• Pocket Aces Are No Guarantee

    Date: 2005.06.27 | Category: Hand Of The Week | By: Phil Hellmuth   

    On June 3, with a record field, the 2005 WSOP (World Series of Poker) got under way at the Rio Hotel in Las Vegas. The first event, a $1,500 buy-in no-limit Hold’em tournament, opened with 2,305 players! First place was roughly $700,000, and 200 players would make the money. I’m proud to say that I was one of those who made the money, which was my record-tying 46th “cash” (qualifying for prize money) at the WSOP. In fact, with about 60 players left I was the chip leader, but I faded down the stretch and finished a disappointing 24th.

    Allow me to discuss the sickening hand I witnessed during the second day of the first tournament. With 236 players left (200 would make the money), a $100 ante and $400-$800 blinds, Jason Steinhorn opened in first position with 10-10. In the second position Ralph Levine made it $10,000 to go with his A-A. And now Greg Smallowitz, in third position, made a great fold with his J-J.

    As if having A-A, J-J, and 10-10 out there in a single hand wasn’t enough, I held 7-7 in the fourth position and folded. Now Jim Lester picked up K-K in the sixth position and moved all-in with it for $21,600. Emad Alabsi picked up the other pair of tens in seventh position and eventually folded his hand. It came down to Jeff Shulman in the big blind (final position), he showed me his K-Q after he folded because I announced that I was going to write a column about this hand. And we still hadn’t got to the flop.

    Now Steinhorn made the easy decision of folding his 10-10, and Levine called all of his remaining chips with his A-A, which is the best possible hand before the flop in Texas Hold’em. Knowing that Shulman had folded K-Q, I then announced that Lester had only one king left in the deck to draw to. Normally, a bigger pair is a 4 1/2-1 favorite over the smaller pair, but in this case, with three kings already gone, the aces were more like a 10-1 favorite over the kings.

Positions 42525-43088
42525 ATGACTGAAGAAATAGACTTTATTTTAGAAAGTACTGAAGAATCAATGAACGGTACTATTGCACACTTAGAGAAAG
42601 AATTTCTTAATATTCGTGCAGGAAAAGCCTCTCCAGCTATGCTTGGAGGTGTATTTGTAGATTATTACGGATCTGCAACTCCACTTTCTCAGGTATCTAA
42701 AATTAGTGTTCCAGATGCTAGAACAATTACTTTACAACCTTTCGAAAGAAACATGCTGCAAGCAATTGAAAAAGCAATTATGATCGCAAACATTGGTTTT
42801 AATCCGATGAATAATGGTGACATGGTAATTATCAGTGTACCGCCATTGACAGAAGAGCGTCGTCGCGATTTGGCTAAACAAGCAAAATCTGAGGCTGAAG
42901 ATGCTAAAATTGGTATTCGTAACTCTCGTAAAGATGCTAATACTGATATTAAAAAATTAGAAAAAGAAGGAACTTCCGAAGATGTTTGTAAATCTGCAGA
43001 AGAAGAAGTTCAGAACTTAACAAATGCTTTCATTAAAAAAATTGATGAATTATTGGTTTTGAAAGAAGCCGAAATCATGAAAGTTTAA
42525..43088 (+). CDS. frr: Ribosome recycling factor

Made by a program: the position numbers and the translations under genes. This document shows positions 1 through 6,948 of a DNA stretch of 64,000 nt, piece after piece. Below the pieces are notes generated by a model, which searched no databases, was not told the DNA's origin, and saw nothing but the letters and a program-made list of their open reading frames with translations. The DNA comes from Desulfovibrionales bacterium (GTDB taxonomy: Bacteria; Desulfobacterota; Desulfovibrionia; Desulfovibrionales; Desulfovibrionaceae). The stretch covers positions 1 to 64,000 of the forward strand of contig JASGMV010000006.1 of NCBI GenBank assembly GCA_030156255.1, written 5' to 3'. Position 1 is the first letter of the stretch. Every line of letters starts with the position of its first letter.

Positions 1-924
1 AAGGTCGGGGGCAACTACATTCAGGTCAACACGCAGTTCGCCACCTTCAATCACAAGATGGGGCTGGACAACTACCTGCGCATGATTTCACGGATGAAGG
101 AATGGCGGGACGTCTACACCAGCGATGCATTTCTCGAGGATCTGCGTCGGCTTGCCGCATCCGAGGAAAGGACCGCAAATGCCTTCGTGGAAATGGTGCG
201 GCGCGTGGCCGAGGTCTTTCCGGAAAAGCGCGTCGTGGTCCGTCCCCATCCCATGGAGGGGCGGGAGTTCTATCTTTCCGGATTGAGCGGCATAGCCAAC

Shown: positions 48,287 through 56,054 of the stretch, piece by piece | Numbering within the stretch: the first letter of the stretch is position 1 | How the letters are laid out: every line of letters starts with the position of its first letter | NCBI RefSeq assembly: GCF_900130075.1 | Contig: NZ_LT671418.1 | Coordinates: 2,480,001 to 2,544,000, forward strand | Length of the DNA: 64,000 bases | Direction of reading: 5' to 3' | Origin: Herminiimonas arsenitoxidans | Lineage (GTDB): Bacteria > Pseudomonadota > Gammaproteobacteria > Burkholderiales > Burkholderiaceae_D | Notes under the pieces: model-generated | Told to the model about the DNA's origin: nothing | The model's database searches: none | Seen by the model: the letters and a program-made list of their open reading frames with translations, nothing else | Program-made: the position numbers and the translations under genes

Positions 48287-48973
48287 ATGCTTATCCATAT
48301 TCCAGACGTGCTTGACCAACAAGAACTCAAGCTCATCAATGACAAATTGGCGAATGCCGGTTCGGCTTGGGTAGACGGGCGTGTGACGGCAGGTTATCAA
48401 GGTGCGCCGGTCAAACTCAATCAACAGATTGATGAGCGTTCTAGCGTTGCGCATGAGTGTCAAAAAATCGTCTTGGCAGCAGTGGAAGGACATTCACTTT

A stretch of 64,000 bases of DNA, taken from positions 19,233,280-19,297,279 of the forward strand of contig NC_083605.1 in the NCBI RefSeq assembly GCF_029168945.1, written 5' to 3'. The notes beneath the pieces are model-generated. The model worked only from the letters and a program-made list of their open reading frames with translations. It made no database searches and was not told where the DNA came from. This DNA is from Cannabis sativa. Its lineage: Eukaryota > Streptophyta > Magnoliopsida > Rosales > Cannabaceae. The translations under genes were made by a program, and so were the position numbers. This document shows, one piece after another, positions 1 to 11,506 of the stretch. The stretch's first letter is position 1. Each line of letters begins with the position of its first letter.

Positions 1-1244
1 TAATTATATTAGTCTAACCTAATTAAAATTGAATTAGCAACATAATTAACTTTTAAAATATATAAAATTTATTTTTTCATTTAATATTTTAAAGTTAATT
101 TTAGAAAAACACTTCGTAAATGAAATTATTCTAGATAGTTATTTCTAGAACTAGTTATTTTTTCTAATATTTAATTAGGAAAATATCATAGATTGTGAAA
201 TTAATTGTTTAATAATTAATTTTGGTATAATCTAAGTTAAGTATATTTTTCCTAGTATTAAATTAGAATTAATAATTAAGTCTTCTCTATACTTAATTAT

After a flop of 6-6-4, the turn card was the “case” king (the fourth card of a particular rank), giving Jim Lester the winning hand! Ralph needed an ace on the river for a measure of justice, but, alas, it was not to be for him. The river card was a harmless seven (which would have made me a full house!). Everyone in this hand played well. J-J, 10-10, 10-10, 7-7, and K-Q all hit the muck, and A-A and K-K both put all of their money in pre-flop. Tough luck for Ralph, but that’s poker!


    — I participated in the $1,500 buy-in limit Hold’em, which fielded more than 1,100 players. Again, I had the chip lead late in the event and faded, finishing 44th, but I did manage to break the all-time “cashes” record with 47. (To follow all of this record-breaking madness live, go to CardPlayer.com for up-to-the-minute “blogs” every day until July 15th.)

    — One of the themes so far at the 2005 WSOP is that the pros are winning most of the tournaments, despite the enormous fields. In fact, the first event came down to four top pros, with Scott Fishman finishing second and Alan Cunningham winning it. Eric Seidel won his seventh WSOP bracelet, and T. J. Cloutier won his sixth (and in the process passed me for No. 2 on the all-time money list — his $3.7 million to my $3.6 million — with reigning world champion Greg Raymer holding the lead at $5 million).

    — The $10,000 buy-in main event, which is the most prestigious tournament in poker, will get under way on July 7. Believe it or not, more than 5,000 people have already signed up, and the tournament managers are expecting a truly phenomenal field — somewhere between 6,600 and 10,000 players!

    When should you fold K-K before the flop?
    a.) when someone else moves all-in
    b.) quite often
    c.) almost never
    d.) your first hand of a tournament

    Answer: C